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A new look at the largest known disk galaxy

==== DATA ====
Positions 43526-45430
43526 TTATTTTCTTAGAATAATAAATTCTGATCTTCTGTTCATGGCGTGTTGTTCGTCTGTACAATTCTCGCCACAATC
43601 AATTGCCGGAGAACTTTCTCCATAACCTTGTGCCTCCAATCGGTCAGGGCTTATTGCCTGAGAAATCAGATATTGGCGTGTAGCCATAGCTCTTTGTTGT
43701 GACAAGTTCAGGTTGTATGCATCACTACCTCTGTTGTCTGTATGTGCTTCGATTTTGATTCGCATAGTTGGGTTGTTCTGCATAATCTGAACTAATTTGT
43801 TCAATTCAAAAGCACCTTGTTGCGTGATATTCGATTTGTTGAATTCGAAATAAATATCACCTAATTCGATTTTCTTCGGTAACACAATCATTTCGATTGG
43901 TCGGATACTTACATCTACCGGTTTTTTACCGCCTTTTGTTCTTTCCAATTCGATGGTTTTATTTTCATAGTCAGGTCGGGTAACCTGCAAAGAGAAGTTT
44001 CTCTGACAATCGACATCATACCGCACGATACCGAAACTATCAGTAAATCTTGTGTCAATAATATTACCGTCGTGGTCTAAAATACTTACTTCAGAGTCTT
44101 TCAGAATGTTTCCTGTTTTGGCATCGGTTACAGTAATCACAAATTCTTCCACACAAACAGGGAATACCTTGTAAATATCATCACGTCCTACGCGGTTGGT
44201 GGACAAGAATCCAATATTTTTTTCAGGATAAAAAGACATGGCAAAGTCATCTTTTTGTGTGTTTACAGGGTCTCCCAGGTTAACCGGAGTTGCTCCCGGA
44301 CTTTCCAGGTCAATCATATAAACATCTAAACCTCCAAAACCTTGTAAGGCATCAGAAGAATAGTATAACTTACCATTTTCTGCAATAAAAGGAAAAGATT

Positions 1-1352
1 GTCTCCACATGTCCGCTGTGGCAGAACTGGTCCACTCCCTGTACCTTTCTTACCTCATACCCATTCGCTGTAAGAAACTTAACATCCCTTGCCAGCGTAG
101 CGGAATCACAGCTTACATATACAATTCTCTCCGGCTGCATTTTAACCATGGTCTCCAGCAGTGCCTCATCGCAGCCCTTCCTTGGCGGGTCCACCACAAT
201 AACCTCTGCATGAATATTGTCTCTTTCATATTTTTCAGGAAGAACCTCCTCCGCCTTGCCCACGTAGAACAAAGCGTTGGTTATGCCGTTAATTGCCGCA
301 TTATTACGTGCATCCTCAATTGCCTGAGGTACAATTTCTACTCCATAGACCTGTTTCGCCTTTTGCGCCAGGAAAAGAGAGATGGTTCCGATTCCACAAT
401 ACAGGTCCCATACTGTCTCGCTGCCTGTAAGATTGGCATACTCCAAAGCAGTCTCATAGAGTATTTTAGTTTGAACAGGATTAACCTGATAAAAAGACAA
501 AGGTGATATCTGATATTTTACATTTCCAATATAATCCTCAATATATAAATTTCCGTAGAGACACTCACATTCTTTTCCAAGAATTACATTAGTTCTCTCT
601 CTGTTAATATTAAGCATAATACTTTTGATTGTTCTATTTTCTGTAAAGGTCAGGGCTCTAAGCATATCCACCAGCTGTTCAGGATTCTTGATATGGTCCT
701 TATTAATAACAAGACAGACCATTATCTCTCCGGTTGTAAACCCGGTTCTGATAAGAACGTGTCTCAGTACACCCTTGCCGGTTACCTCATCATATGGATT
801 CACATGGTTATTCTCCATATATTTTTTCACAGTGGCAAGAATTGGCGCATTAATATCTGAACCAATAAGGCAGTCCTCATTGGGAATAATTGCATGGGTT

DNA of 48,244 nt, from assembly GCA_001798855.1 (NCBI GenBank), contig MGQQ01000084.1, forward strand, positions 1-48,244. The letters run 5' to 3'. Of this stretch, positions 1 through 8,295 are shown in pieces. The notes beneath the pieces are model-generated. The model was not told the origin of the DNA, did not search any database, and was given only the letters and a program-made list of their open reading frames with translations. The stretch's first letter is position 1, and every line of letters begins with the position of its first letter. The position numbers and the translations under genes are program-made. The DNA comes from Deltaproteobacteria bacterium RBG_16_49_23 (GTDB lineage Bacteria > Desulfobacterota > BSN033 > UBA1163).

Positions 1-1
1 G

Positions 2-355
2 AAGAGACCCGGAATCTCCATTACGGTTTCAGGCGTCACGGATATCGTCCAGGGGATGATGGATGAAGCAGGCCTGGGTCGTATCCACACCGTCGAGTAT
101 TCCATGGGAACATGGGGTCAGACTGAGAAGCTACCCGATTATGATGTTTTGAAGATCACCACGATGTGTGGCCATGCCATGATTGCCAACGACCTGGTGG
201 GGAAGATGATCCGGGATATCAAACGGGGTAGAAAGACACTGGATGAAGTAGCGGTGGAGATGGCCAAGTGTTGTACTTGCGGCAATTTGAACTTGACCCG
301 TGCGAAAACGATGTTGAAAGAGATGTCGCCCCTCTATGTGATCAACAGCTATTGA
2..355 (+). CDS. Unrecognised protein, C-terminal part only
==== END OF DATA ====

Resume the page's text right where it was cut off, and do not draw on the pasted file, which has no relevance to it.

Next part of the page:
In a publication recently accepted in Astronomy and Astrophysics, an international team involving French researchers from the Laboratoire d’Astrophysique de Marseille and Canadian researchers from NRC Herzberg and Queens University have studied Malin 1, a nearby galaxy that has been known only since the eighty's and that shows an extremely large disk of gas and stars. The new observations of Malin 1, a prototype of the class of "giant low surface brightness galaxies" allowed the team to obtain new results in contradiction with one of the hypotheses concerning the formation of this type of galaxies. Because they are very diffuse and of low surface brightness, giant low surface brightness galaxies, yet massive, are difficult to observe and are still poorly known. They could represent a significant percentage of the galaxies in the universe, especially because we could have missed such objects in our galaxy surveys. It is thus important do study them and understand their formation and evolution. This is now possible owing to the new generation of telescopes and modern detectors, with higher sensitivity to low surface brightness than in the past. This paper presents for the first time deep images obtained at 6 different wavelengths, from the UV of the GUViCS project to the optical and near-infrared obtained in the context of the Next Generation Virgo Survey with MegaCam on CFHT. Originally, these large observational campaigns were planned to study the Virgo cluster, but they also allow us to study background objects like Malin 1. The images offer us a new view of this spectacular galaxy, the largest galactic disk known, with a diameter above 250 kilo-parsec (in comparison, our Milky Way is only about 30 kpc wide).


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